Supplementary Figure 4 Survival analysis for samples with high or low IgG3–1 switches.

a, IgG3–1 switch level is the number of B cell clusters with both IgG1 and IgG3 divided by the total number of unique CDR3s. The group of top 25% samples with high IgG3–1 switch was compared with the bottom 25% samples in terms of the overall survival (see Supplementary Table 3 for sample sizes). Hazard ratios and statistical significance from Wald test were evaluated using Cox proportional hazard regressions corrected for tumor purity and patient age. FDR correction was performed using the Benjamini–Hochberg procedure for testing on multiple cancer types. b, Kaplan–Meier curves for significant tumor types were shown with raw P values at the bottom.

Supplementary Figure 5 Survival analysis for the interaction between SHM and IgG3–1 switches.

a, SHM high and low were split by the median SHM rate in all patient samples. IgG3–1 switch high or low was split by the median IgG3–1 switch level among patient samples (see Supplementary Table 3 for sample sizes). Hazard ratios and statistical significance from Wald test were evaluated using Cox proportional hazard regressions corrected for tumor purity and patient age. FDR correction was performed using Benjamini–Hochberg procedure for testing on multiple cancer types. b, Kaplan–Meier curves for significant tumor types were shown with raw P values at the bottom.

Supplementary Figure 6 MICA amplification in TCGA samples and the associations with gene expression, IgG1/3 level, and patient survival.

a, MICA amplification in paired normal and tumor samples. The table summarizes the number of patients with different MICA amplification status in paired tumor and adjacent normal tissues. MICA AMP means amplification in the MICA/MICB genes, and MICA WT means no amplification. b, MICA amplification correlated with gene expression differences (n = 9,846). Box plots show the differential expression of MICA, ADAM17, and MMP14 in tumors with or without MICA amplifications, where the boxes show the lower, median, and upper quartiles of values, and lines extend to 1.5 times the interquartile range. Statistical significance was evaluated using Wilcoxon rank sum test. c, IgG1/3 level in tumor samples with or without MICA amplification (n = 5,104). The boxplot shows the distribution of the IgG1/3 switch level in tumor samples with or without MICA amplification. Statistical significance was evaluated using Wilcoxon rank sum test (two-sided P value). Box plots show the lower, median, and upper quartiles of values, and lines extend to 1.5 times the interquartile range. d, Kaplan–Meier curve shows the survival differences in all TCGA patients with or without MICA amplification (n = 7,147). e, For each tumor type, hazard ratios and statistical significance from Wald test were evaluated using Cox proportional hazard regressions corrected for tumor purity and patient age. f, High- or low-IgG1/3 groups were split by the median value of IgG1/3 levels in each MICA group (see Supplementary Table 3 for sample sizes). The IgG1/3 level was the number of IgG1 or IgG3 B cell clusters normalized by the total number of unique CDR3s. Hazard ratios and statistical significance were evaluated using Cox proportional hazard regressions corrected for tumor purity and patient age. FDR correction was performed using the Benjamini–Hochberg procedure for testing on multiple cancer types.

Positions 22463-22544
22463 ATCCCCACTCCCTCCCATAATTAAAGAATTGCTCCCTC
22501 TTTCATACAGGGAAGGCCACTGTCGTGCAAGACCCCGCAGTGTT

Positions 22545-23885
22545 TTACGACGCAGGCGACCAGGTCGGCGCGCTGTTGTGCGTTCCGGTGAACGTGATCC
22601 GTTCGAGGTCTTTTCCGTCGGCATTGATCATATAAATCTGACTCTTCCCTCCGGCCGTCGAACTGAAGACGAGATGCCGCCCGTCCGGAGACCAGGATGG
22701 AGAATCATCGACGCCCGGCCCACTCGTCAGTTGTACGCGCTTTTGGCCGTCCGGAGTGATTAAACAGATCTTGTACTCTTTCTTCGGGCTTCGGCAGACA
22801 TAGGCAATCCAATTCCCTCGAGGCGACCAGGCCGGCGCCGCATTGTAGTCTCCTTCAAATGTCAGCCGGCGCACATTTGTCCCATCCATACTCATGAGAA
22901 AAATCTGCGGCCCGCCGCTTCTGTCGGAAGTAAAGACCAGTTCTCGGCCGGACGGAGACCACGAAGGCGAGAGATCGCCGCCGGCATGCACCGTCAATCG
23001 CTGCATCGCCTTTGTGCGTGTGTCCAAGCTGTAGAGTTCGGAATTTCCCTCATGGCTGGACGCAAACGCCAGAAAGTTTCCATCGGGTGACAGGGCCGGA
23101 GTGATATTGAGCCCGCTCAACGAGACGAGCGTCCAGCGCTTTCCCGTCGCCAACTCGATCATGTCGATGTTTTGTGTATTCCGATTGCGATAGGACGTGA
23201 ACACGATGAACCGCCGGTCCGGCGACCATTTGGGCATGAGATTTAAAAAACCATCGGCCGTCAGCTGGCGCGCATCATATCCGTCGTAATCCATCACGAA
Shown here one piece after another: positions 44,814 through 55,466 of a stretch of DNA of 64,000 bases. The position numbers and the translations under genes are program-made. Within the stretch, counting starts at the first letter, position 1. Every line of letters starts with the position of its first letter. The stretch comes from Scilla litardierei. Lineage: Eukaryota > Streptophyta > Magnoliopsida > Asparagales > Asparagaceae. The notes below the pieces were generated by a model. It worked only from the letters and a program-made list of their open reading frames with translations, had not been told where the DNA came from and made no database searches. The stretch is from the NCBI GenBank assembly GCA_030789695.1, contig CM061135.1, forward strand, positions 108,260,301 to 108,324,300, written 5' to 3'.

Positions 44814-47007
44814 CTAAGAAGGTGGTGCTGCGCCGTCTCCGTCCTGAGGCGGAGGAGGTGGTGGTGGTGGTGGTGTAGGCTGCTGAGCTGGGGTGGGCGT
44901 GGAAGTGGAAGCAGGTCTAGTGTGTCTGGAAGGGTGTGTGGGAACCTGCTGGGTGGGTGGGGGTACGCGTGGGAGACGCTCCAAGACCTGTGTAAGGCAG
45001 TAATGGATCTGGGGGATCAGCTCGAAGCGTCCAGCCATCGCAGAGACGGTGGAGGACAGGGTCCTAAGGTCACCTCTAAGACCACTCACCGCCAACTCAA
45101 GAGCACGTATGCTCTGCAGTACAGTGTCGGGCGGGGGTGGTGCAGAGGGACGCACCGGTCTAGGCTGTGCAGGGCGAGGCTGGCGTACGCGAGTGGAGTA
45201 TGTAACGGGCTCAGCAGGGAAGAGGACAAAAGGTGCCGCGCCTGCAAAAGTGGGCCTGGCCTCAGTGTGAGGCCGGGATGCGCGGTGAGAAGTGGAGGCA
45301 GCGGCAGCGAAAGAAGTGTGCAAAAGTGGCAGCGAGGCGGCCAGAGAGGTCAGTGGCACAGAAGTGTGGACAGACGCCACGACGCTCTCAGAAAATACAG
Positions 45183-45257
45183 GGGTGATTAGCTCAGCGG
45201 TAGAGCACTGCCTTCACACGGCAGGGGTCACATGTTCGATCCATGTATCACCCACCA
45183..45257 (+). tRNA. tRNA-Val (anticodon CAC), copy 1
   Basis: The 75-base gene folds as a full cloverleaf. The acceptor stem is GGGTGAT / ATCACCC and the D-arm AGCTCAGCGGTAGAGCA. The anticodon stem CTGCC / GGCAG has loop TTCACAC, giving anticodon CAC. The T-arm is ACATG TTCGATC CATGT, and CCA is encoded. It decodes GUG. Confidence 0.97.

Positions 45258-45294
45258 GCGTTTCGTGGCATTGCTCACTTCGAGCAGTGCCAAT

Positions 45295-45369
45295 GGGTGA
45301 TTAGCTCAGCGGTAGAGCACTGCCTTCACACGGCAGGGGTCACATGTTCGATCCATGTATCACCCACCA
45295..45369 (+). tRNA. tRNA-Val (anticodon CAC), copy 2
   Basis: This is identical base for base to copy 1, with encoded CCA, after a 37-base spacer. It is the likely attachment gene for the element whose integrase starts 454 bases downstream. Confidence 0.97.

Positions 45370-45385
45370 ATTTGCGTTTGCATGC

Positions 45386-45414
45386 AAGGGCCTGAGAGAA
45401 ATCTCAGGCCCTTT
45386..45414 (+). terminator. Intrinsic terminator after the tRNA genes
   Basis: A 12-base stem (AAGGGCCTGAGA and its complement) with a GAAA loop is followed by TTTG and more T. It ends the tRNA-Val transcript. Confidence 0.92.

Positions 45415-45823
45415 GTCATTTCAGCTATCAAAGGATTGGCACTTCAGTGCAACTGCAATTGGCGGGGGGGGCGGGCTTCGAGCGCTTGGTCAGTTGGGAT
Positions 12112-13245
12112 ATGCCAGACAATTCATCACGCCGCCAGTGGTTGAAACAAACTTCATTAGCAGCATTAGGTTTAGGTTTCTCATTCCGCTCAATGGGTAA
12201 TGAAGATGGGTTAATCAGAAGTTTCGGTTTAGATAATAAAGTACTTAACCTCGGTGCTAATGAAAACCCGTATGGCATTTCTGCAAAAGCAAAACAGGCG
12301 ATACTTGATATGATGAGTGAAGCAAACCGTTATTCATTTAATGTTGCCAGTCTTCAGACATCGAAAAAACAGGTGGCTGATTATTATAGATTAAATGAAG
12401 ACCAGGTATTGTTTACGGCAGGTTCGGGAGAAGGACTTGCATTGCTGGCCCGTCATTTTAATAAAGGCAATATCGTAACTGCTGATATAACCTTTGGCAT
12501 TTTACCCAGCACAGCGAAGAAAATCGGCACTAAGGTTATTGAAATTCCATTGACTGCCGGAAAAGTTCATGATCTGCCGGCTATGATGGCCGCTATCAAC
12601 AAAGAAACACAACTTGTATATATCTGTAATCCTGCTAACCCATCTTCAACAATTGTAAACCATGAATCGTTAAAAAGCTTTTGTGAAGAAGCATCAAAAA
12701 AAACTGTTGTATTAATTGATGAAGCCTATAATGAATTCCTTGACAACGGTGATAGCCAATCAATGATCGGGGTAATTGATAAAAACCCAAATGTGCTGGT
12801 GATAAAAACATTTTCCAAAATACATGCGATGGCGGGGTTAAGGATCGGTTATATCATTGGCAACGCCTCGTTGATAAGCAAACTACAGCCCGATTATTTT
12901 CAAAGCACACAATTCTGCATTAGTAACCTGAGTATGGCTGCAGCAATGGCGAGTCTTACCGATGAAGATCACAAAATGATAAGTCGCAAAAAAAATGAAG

Supplementary information

Supplementary Text and Figures

Supplementary Figures 1–6

Reporting Summary

Supplementary Table 1

Summary of all TCGA RNA-seq samples involved in this study by disease types

Supplementary Table 2

Summary information for patients involved in this study, including survival, disease type, number of B cell clusters, IgG subclass switch events, somatic hypermutation rate, copy number alterations in MICA, and tumor purity

Supplementary Table 3

Sample sizes and P values

Rights and permissions

Reprints and Permissions

About this article

Verify currency and authenticity via CrossMark

Cite this article

Hu, X., Zhang, J., Wang, J. et al. Landscape of B cell immunity and related immune evasion in human cancers. Nat Genet 51, 560–567 (2019) doi:10.1038/s41588-018-0339-x

Download citation

Further reading